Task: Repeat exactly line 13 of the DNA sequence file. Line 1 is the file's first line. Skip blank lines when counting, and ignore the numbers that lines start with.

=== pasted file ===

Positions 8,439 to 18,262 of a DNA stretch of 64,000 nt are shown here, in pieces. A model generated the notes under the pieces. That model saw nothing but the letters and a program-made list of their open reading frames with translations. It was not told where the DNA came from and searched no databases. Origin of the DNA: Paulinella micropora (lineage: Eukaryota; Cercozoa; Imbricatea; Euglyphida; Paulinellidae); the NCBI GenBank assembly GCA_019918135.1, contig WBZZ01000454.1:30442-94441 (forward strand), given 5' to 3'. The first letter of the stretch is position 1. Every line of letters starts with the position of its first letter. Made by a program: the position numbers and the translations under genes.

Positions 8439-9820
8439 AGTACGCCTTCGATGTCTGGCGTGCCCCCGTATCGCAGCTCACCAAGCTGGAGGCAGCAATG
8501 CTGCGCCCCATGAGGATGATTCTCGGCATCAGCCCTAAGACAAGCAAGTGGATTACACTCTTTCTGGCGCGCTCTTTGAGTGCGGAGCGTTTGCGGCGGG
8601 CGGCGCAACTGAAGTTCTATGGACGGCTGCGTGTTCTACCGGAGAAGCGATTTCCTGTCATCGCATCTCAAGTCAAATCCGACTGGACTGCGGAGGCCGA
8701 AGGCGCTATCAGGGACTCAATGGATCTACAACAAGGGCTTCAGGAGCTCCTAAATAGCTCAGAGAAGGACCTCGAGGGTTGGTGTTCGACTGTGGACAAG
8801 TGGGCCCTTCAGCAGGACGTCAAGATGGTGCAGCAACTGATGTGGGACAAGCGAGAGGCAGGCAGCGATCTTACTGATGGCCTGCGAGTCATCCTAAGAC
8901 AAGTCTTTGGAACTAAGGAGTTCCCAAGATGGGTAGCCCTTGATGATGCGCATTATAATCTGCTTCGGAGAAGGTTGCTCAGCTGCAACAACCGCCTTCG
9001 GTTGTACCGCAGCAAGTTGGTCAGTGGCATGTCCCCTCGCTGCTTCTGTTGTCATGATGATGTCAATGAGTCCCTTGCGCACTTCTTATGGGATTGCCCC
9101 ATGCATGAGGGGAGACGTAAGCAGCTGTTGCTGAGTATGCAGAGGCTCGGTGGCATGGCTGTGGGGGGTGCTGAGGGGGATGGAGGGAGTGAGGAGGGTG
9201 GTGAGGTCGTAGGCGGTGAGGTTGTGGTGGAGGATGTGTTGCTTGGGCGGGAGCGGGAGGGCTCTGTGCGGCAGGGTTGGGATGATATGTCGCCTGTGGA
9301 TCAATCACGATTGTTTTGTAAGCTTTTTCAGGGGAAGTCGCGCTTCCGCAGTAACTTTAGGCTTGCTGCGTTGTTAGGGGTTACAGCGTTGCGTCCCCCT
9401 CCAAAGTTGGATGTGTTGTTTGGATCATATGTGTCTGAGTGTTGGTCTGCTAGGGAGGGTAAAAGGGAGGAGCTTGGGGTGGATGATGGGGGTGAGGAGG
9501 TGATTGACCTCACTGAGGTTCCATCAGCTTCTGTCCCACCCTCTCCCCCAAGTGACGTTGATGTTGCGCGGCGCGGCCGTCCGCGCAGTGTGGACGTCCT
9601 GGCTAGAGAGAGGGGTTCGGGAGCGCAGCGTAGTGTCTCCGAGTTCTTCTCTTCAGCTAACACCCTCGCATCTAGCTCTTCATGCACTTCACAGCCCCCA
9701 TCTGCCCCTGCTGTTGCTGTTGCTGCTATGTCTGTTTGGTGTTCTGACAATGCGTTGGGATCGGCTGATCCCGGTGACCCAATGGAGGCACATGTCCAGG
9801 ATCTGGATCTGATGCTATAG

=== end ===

9401 CCAAAGTTGGATGTGTTGTTTGGATCATATGTGTCTGAGTGTTGGTCTGCTAGGGAGGGTAAAAGGGAGGAGCTTGGGGTGGATGATGGGGGTGAGGAGG